Student Voices engaging within a CLIL LMS impacting on self-regulation and the uptake of learning strategies

Year: 2018

Author: Freihofner, Ulla

Type of paper: Abstract refereed

Abstract:
Little research has focused on student perspectives and experiences regarding student motivation, self-regulated learning and self-efficacy beliefs initiated by a learning management system (LMS) design in combination with technological tool-use and their application in a content and language integrated learning (CLIL) environment. Empirical research has mainly reported on the delivery of content knowledge and less on pedagogy involved using electronic learning technologies. How children handle this learning has been largely overlooked (Schraw & Robinson, 2008; Bonnet, 2012). Therefore, this study affords students expert status as informants for the understanding of future educational practices and the design of online learning spaces following suggestion from Mockler & Groundwater-Smith (2015) who argue for dialogic conditions incorporating the consultation of students to contribute to human capital in democratic ways (Mockler & Groundwater-Smith, 2015). Accordingly, this study investigated how student’s translanguaging practices (using German and English in a CLIL setting teaching Biology) contribute to the self-regulation of their learning and LMS use. Data were collected via voice recordings, a student designed questionnaire and focus group interviews with 22 Year 9 students who studied 18 Biology lessons during 6 weeks, and over two consecutive years.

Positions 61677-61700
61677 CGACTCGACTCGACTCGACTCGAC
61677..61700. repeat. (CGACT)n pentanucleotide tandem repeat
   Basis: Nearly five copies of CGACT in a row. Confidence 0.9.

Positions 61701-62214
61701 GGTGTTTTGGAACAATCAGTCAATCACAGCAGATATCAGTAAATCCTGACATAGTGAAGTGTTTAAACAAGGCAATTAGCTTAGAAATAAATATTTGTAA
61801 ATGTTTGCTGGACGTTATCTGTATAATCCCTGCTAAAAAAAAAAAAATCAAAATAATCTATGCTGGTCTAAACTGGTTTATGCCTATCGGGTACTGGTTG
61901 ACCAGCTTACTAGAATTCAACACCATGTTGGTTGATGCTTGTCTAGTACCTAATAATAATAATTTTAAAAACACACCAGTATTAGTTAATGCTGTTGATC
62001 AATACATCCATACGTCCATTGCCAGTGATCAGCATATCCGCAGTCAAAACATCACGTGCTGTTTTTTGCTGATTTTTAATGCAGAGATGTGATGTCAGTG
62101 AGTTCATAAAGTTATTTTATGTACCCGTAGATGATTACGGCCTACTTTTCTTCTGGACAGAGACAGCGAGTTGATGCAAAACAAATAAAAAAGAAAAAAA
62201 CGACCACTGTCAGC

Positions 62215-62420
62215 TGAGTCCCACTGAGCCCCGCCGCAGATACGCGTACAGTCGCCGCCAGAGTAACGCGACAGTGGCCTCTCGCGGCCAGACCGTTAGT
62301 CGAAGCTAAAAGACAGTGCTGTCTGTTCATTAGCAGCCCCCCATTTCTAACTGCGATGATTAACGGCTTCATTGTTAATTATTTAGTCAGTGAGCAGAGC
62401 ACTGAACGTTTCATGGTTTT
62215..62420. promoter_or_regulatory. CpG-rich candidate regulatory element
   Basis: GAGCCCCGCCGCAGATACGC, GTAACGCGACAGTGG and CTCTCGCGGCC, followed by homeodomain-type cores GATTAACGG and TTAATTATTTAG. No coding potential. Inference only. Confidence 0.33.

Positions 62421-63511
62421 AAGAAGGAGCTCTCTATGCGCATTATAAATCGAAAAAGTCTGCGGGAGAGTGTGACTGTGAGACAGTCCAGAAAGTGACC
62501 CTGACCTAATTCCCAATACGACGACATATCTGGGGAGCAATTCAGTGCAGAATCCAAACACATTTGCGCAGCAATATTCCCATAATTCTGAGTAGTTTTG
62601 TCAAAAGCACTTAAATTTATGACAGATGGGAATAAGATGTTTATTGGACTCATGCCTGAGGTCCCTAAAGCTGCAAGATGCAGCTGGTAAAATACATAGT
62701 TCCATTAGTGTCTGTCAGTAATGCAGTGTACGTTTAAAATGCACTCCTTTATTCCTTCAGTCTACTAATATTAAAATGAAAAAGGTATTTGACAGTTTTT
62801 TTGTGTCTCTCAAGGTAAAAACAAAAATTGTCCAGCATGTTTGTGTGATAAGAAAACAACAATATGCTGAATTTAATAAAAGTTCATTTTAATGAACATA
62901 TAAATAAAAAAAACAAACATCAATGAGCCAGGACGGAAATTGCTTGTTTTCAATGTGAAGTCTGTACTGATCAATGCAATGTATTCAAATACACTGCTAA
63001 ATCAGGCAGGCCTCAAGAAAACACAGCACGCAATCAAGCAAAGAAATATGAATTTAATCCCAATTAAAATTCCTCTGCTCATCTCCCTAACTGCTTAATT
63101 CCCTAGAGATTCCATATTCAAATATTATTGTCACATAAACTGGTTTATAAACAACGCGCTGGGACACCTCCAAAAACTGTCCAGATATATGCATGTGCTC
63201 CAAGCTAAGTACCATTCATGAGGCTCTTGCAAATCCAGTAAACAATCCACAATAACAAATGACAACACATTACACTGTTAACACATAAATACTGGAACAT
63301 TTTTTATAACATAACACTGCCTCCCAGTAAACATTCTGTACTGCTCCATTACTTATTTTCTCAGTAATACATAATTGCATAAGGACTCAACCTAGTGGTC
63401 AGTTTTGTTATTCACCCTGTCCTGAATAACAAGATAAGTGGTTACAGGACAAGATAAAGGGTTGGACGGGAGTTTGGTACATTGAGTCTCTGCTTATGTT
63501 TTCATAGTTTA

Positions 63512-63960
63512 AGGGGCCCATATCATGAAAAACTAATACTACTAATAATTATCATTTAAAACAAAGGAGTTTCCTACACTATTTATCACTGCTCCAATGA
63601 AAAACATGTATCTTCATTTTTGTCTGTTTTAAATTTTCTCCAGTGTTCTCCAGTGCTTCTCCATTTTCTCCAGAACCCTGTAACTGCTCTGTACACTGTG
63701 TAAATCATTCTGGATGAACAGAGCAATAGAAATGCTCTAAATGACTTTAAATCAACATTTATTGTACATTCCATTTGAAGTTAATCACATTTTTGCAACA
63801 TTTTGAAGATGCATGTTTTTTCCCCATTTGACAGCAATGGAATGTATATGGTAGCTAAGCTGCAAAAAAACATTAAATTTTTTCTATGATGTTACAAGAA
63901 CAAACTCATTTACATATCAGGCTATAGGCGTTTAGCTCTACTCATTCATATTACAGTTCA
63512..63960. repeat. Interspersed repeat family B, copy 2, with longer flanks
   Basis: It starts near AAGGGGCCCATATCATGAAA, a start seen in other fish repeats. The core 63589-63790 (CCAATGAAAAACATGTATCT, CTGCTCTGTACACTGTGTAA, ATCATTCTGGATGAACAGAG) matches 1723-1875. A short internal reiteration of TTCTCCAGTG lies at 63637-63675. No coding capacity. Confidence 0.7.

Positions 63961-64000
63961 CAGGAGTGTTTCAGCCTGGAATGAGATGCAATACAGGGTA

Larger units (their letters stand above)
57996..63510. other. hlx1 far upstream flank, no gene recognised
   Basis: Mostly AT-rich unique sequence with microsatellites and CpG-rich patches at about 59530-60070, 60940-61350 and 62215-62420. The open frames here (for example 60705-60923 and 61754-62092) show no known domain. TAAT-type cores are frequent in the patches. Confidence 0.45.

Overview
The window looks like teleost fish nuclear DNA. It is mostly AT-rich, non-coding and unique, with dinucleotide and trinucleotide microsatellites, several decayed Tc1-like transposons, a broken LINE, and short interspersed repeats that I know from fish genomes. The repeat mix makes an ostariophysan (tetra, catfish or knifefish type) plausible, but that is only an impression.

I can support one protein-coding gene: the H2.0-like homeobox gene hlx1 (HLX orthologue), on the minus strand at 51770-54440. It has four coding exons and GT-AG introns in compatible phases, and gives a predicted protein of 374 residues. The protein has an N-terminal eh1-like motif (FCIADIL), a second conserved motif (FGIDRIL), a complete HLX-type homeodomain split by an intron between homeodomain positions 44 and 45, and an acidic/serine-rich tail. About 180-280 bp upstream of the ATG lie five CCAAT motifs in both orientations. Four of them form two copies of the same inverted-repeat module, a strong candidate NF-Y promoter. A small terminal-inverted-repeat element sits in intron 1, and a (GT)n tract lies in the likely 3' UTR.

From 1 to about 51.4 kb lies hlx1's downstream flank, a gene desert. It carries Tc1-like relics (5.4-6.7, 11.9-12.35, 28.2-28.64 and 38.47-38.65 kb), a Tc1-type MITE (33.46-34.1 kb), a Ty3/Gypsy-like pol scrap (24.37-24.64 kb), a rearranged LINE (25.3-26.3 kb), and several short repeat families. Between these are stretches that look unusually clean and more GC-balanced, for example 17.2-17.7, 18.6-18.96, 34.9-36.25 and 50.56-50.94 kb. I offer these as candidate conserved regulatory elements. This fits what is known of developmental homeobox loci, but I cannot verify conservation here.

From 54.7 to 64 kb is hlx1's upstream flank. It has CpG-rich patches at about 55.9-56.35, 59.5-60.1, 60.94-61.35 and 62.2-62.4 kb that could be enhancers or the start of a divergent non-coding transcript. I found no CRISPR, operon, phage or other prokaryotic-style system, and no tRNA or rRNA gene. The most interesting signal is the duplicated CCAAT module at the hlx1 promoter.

The study revealed that students’ self-regulatory practices developed in specific ways through the exposure to scientific open inquiry processes in a bilingual LMS setting.  By engaging, for example, with unknown terms in German the students were motivated to search for translations and then further self-initiated and self-regulated research took place to find explanations online. Students favoured the teacher prepared German language biology content in guided customised simulations using computer software in comparison to their own self-initiated practices. The tool-use also appeared to be reliant on students’ prior disposition and student’s access to social language genre’s facilitating this type of learning. Thus, the results of this study have implications for the future design of customization of online learning spaces for high school students and educators in bilingual settings as well as in other fields.

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